Monday, April 2, 2012

Combined heart-kidney transplant - when less is enough

A 50 yo male with non-ischemic cardiomyopathy with ejection fraction of 15% presented with worsening dyspnea and renal failure (Cr 3 mg/dl). He was started on inotropes and was evaluated for heart transplantation.

Nephrology was called since the treating physician thought this patient might benefit from a combined heart-kidney transplant. The presented argument on the first phone call was that by doing a combined transplant, we would decrease the need for a repeat surgery in the near future for a kidney transplant and possibly benefit of the lower rejection rate provided by combined organ transplantation.

In the past, renal failure was considered a contraindication for heart transplantation. Nowadays, we realize that many of these patients have a considerable improvement in renal function once the cardiac output is optimized with the new heart. However, can we predict which patients might require a combined kidney/heart transplant rather than a heart alone?

There are no randomized trials but a nice retrospective analysis from Columbia University suggest that neither the cause of heart failure nor the level of creatinine or proteinuria could reliably predict the renal pathologic diagnosis or the degree of tubular atrophy/interstitial fibrosis (TA/IF) of the native kidneys. The figure below shows the absence of correlation between eGFR at time of transplant and extent of TA/IF.

For example, two patients with ischemic cardiomyopathy, minimal proteinuria (100 mg/24 hr) and eGFR of 27.0 and 29.0 mL/min had TA/IF of 50% and 5%, respectively. Therefore, it seems prudent to perform a kidney biopsy on these patients. Certainly, other factors such as a prior high creatinine value and chronic changes on imaging could help, but based on the scarcity of organs, I believe the more information you have, the best decision you will make regarding organ allocation.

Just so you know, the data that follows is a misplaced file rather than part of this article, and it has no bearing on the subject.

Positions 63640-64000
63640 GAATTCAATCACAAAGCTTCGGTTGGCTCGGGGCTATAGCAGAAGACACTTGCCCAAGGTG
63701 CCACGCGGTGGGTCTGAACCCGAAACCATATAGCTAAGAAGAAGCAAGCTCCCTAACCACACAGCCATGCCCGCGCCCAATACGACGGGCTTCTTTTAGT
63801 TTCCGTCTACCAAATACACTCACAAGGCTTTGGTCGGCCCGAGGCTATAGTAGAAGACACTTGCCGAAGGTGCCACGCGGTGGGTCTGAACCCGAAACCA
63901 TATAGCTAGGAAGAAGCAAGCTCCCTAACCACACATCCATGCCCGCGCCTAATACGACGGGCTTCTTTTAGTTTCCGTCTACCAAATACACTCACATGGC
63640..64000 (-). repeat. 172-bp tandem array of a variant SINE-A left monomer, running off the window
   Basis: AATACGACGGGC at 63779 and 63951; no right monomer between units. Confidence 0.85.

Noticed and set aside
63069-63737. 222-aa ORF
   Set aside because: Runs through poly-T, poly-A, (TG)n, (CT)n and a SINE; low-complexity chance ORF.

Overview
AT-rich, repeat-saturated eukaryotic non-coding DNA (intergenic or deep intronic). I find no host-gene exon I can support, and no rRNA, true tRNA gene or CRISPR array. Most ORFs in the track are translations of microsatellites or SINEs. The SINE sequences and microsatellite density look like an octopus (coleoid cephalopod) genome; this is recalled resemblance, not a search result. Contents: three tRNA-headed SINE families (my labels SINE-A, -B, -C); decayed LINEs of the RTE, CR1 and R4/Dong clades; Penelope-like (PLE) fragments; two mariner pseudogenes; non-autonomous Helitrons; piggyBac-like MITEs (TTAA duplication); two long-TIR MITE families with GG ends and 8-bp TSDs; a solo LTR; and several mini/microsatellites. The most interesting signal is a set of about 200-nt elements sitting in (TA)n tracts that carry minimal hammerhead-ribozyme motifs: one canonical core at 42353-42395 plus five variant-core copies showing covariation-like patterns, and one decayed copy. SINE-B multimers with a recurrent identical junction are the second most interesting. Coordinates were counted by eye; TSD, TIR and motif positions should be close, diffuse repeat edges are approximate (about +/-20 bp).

Overall, patients that undergo combined heart-kidney transplant (HKT) do well and the rejection rate is lower than after a single transplant. The immunological explanation might be related to an increase number of circulating donor leukocytes that could induce a microchimerism and promote tolerance. However, this simplistic theory is not accepted by all. Patients with significant renal scarring are probably the ones who might benefit the most of combined HKT. In addition, a retrospective analysis of UNOS data suggested that low-risk heart transplant recipients with eGFR less than 30 ml/min would benefit the most (as an example, a younger patient not on LV assist device and not dialysis-dependent). More info here.

The patient above had a kidney biopsy that showed ischemic nephropathy with less than 5% fibrosis. He was listed for a single heart transplant. His creatinine went down to 1 mg/dl one month after his heart transplant.


Anonymous said...

Another concern is when we do a kidney biopsy, are we doing it for the patient in question or for the "other" patient who would actually get the kidney in case the biopsy patient did not have enough fibrosis. This is more often a case in liver cirrhosis, when the bleeding risk is high and a kidney biopsy is attempted to assess for the need for combined LKT. The question asked by one of the family members of the patient who dies from extensive hhage from a kidney biopsy is "why was the biopsy done?" There is no strong evidence to support it.

Leonardo V Riella, MD, PhD said...

With liver cirrhosis, it is more challenging. I agree. However, there is well published data on the safety of performing transjugular kidney biopsy on those patients with minimal complications (below reference). Therefore, performing a kidney biopsy is probably appropriate in liver cirrhosis patients as well. For sure, if the patient has been on dialysis or has small highly echogenic kidneys on US, it is not worth biopsying. Individualizing the decision is always essential!

Sam R, Leehey DJ, Picken MM, et al. Transjugular renal biopsy in patients with liver disease. Am J Kidney Dis 2001; 37: 1144.

Anton Chrustowicz said...

Thank you for your topic.
Can you provide more data on long term survival of these patients?
(I don t have access to the link you posted).
In context of shortage of organs, it is important that we need two organs to treat one and not two patients.
Anton Chrustowicz, JP2 Hospital in Cracow